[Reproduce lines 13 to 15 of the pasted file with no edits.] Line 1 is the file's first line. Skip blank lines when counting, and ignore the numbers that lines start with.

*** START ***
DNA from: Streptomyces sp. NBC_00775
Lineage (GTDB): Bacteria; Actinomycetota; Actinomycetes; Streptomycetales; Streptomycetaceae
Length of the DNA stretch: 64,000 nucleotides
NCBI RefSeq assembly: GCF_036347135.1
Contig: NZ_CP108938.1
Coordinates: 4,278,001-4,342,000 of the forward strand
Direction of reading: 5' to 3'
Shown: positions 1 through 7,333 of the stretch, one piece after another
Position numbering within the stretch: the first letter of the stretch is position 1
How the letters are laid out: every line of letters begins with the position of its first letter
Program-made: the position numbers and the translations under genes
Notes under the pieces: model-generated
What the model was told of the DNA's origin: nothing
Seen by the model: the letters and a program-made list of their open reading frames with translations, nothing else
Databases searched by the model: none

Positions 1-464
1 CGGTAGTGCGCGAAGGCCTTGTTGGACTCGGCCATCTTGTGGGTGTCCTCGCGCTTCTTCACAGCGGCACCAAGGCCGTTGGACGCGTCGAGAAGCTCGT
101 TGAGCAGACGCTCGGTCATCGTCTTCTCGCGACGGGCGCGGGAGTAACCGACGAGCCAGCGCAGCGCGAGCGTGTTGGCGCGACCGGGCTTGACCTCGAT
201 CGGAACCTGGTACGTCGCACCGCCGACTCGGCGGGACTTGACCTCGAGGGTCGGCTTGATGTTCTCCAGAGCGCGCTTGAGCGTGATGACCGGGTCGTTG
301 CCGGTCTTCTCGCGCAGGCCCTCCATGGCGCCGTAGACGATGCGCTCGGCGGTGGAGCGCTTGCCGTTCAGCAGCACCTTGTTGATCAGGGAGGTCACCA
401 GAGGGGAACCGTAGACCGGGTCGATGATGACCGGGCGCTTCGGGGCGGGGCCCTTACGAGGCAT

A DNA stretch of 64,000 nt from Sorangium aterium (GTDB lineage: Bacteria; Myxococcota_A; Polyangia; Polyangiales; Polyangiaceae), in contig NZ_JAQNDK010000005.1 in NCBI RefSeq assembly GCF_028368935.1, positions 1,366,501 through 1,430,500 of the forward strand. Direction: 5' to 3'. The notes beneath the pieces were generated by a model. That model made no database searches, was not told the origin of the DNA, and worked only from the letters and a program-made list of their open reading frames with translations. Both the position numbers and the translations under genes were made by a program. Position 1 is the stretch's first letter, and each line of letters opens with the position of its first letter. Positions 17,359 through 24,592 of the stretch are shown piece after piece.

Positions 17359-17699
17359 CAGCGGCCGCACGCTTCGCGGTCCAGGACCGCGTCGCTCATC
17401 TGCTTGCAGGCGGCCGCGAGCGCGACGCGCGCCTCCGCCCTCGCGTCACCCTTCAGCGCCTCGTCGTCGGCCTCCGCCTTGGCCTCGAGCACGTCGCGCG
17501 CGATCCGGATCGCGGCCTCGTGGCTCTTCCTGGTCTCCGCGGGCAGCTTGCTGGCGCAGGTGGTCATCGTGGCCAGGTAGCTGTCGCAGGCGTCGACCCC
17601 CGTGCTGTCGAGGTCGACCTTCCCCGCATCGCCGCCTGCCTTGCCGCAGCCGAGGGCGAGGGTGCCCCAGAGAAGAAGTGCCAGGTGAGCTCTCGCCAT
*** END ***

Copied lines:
What the model was told of the DNA's origin: nothing
Seen by the model: the letters and a program-made list of their open reading frames with translations, nothing else
Databases searched by the model: none